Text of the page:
A navy jacket is one of the most important pieces in menswear and a versatile crowd-pleaser. It is hard to imagine a wardrobe without it, as it is the stellar staple that pairs with most trousers and even jeans.
However, if you’re like me, you’ve probably gotten a bit tired of leaning on the basics, especially since most of us are dressing while social distancing or working from home. If I’m going to dress up, I’m going to make it fun!
I’m not advocating that you go crazy (in fact, I love Peter’s take on the casual navy suit) but if you’re in for a little fun, I encourage going back to the original version of the navy sportcoat: the navy blazer with brass buttons. I’m pretty sure most of you know the history of this garment; if you don’t, I suggest you check pretty much any menswear blog.
In brief summary, this jacket, like so many other pieces we love to wear today, has a military heritage. It later was co-opted by schools and clubs, with the use of brass (or pewter) buttons, as well as piping and stripes denoting a particular status.
The blazer eventually found its way to regular wear, still retaining the brass buttons for people to remember an old, elite aesthetic. Navy blazers with 3-roll-2 closure and patch pockets are still a favorite for ivy-trad dressers, worn traditionally with khakis, OCBDs, and repp ties; but we also shouldn’t forget the double-breasted version, which usually features 6×3 or 8×4 buttons.
Even though the navy blazer with brass buttons doesn’t have much use outside of ivy-trad, since a plain unassuming navy jacket will always be more versatile, I recently found a new appreciation for it. This plays into a bit of the vintage revival trend we’ve been seeing in menswear lately, no doubt spurred by the resurgence of military chinos and camp collar sport shirts. The traditional navy blazer, while a bit dressier than those pieces, still has a vintage, old school charm that can also add character to mainstream menswear outfits.
For inspiration, you can always look to Japanese-Americana interpretations which really show the versatility of such a garment. It certainly looks good traditionally, but I think it’s best done with a bit of irreverence to its WASP heritage. This is especially apparent when you look at how Rowing Blazers or even Drake’s (with their workwear-esque Games Jacket) style the navy blazer. Or just keep an eye on your Instagram explore page: the appreciation for the navy blazer is growing!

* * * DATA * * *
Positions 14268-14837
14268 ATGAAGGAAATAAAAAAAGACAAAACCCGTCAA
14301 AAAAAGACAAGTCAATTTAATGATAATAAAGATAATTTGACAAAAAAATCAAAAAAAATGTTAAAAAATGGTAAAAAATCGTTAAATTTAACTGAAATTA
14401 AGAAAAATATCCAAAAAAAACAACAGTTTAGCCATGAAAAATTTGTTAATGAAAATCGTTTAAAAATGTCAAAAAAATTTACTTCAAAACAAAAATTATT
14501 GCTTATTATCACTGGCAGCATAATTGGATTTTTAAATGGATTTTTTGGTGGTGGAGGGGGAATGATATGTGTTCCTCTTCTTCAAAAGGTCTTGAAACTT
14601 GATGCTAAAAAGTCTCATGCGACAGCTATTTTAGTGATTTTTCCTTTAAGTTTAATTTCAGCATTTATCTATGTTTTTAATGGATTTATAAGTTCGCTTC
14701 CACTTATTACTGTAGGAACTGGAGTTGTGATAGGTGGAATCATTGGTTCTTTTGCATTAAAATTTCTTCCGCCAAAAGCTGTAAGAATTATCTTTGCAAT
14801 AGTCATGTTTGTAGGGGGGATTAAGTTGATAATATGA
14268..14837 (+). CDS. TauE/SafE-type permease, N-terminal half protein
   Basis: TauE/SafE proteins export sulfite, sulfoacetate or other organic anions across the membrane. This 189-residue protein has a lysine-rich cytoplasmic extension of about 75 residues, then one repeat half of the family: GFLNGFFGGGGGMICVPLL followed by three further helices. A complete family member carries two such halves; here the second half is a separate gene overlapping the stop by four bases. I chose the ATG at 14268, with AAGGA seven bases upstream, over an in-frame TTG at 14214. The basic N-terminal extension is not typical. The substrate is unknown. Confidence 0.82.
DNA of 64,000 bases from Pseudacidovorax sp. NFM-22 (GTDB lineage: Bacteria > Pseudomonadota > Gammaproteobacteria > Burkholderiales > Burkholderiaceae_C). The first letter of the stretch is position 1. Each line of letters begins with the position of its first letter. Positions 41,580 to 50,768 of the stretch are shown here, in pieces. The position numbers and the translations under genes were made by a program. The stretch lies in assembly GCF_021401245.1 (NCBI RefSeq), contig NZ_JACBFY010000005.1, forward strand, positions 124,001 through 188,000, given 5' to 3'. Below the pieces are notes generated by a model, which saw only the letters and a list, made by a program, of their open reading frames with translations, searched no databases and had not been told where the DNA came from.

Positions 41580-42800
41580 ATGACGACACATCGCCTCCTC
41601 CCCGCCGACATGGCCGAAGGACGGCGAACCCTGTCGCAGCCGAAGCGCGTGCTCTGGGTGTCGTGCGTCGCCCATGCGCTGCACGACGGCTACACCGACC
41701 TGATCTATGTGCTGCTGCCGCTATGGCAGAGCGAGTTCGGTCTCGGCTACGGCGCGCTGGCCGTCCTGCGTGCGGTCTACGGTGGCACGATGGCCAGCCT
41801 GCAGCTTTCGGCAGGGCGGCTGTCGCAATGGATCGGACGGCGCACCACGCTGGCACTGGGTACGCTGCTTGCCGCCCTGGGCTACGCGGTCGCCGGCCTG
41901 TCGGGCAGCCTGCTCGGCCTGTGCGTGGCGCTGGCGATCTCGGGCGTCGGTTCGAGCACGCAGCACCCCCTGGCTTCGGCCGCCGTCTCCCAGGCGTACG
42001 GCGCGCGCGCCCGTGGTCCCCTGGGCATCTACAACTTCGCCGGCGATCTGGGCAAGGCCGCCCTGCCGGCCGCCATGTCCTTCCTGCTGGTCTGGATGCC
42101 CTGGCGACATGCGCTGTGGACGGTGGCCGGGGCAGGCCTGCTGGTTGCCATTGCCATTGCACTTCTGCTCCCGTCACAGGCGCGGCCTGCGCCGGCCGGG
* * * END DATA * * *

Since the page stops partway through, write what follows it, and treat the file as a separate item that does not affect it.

If the trad sack jacket doesn’t appeal to you, don’t worry: the blazer’s brass button aesthetic is so iconic that simply adding those buttons to other types of jacket will achieve the same vibe. I’ve seen plenty of contemporary cut jackets, including soft-shouldered Italian style ones, that feature brass buttons. MOP buttons can exude a similar vibe, and they were also common on older sportcoats.
I’d even recommend trying to source vintage brass buttons (or even pewter) to add a special DIY touch to a custom jacket.
While I haven’t had the opportunity to commission my own take on the Navy Blazer, I’ve certainly been making great use of my vintage sack jacket, thrifted from a local Goodwill a few years ago. It’s made of light wool-blend and has all the other great 70s trad details a guy could want: half-lined, wide lapels, 3-roll-2 closure, and patch pockets (with flaps on the hips). When I first obtained it, I thought it was a bit gaudy- a $10 purchase that was fun to “fill” in my wardrobe. That attitude has since changed.
There’s just something fun about the navy blazer, allowing me to be trad or as irreverent as needed. It’s great for OCBDs and hoodies alike, bringing in more personality than a plain hopsack jacket, which I’ve since relegated for more dressed up looks (which admittedly, we don’t have a lot of in quarantine). For the days I head to the park or grab a boba, it’s easy to throw on and feel casual, even though it’s a tailored jacket.
My appreciation for the navy blazer with brass buttons came when I purchased a DB variation from Ring Jacket. With their trademarked Balloon fabric, it makes for a great navy odd jacket, just with the addition of gold buttons. The DB version plays into the elegant, club feel of the garment. I get pretty subversive with my DB blazer, wearing it with shorts and easy drawstring pants; don’t worry, it still looks damn good with a tie.
Despite how casual everything has become lately, with COVID-19 and WFH accelerating a trend that’s been on an uptick for years, I find myself wearing a navy blazer with brass buttons quite often. It just goes to show that classic menswear will always be about what is comfortable, tailored, and allows for a healthy dose of personality. As we move into a world where we’re free to wear what we want and to perhaps move beyond the original context of the garment, I’m glad that the navy blazer with brass buttons is coming along for the journey.
I might just have to wear it to my next board game meetup; that counts as a club, right?